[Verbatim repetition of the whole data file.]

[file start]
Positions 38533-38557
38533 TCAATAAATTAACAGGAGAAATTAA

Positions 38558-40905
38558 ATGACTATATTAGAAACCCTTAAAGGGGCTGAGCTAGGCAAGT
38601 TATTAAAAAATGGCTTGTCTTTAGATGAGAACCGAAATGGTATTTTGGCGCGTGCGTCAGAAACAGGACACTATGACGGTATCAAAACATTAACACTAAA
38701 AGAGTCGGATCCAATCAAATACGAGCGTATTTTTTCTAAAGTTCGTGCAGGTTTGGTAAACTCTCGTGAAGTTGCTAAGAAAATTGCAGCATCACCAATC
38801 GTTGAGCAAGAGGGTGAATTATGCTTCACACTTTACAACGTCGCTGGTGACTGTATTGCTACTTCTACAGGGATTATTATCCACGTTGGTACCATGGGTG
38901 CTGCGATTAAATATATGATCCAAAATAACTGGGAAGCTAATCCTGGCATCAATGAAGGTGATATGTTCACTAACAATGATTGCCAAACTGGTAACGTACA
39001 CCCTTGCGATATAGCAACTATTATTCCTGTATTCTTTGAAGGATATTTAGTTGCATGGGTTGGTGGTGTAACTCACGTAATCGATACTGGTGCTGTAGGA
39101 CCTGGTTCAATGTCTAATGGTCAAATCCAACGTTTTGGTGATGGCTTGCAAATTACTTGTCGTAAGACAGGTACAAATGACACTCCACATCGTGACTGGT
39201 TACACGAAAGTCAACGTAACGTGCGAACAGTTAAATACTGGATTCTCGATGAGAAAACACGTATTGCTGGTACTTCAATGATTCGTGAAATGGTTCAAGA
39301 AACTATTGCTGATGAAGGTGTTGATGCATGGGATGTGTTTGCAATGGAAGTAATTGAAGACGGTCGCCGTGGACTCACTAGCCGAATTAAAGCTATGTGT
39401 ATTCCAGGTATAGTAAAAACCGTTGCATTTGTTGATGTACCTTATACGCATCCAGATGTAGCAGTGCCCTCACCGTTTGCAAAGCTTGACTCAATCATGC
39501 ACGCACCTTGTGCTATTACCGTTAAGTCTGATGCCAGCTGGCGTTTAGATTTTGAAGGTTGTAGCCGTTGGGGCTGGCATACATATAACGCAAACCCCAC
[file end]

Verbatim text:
Positions 38533-38557
38533 TCAATAAATTAACAGGAGAAATTAA

Positions 38558-40905
38558 ATGACTATATTAGAAACCCTTAAAGGGGCTGAGCTAGGCAAGT
38601 TATTAAAAAATGGCTTGTCTTTAGATGAGAACCGAAATGGTATTTTGGCGCGTGCGTCAGAAACAGGACACTATGACGGTATCAAAACATTAACACTAAA
38701 AGAGTCGGATCCAATCAAATACGAGCGTATTTTTTCTAAAGTTCGTGCAGGTTTGGTAAACTCTCGTGAAGTTGCTAAGAAAATTGCAGCATCACCAATC
38801 GTTGAGCAAGAGGGTGAATTATGCTTCACACTTTACAACGTCGCTGGTGACTGTATTGCTACTTCTACAGGGATTATTATCCACGTTGGTACCATGGGTG
38901 CTGCGATTAAATATATGATCCAAAATAACTGGGAAGCTAATCCTGGCATCAATGAAGGTGATATGTTCACTAACAATGATTGCCAAACTGGTAACGTACA
39001 CCCTTGCGATATAGCAACTATTATTCCTGTATTCTTTGAAGGATATTTAGTTGCATGGGTTGGTGGTGTAACTCACGTAATCGATACTGGTGCTGTAGGA
39101 CCTGGTTCAATGTCTAATGGTCAAATCCAACGTTTTGGTGATGGCTTGCAAATTACTTGTCGTAAGACAGGTACAAATGACACTCCACATCGTGACTGGT
39201 TACACGAAAGTCAACGTAACGTGCGAACAGTTAAATACTGGATTCTCGATGAGAAAACACGTATTGCTGGTACTTCAATGATTCGTGAAATGGTTCAAGA
39301 AACTATTGCTGATGAAGGTGTTGATGCATGGGATGTGTTTGCAATGGAAGTAATTGAAGACGGTCGCCGTGGACTCACTAGCCGAATTAAAGCTATGTGT
39401 ATTCCAGGTATAGTAAAAACCGTTGCATTTGTTGATGTACCTTATACGCATCCAGATGTAGCAGTGCCCTCACCGTTTGCAAAGCTTGACTCAATCATGC
39501 ACGCACCTTGTGCTATTACCGTTAAGTCTGATGCCAGCTGGCGTTTAGATTTTGAAGGTTGTAGCCGTTGGGGCTGGCATACATATAACGCAAACCCCAC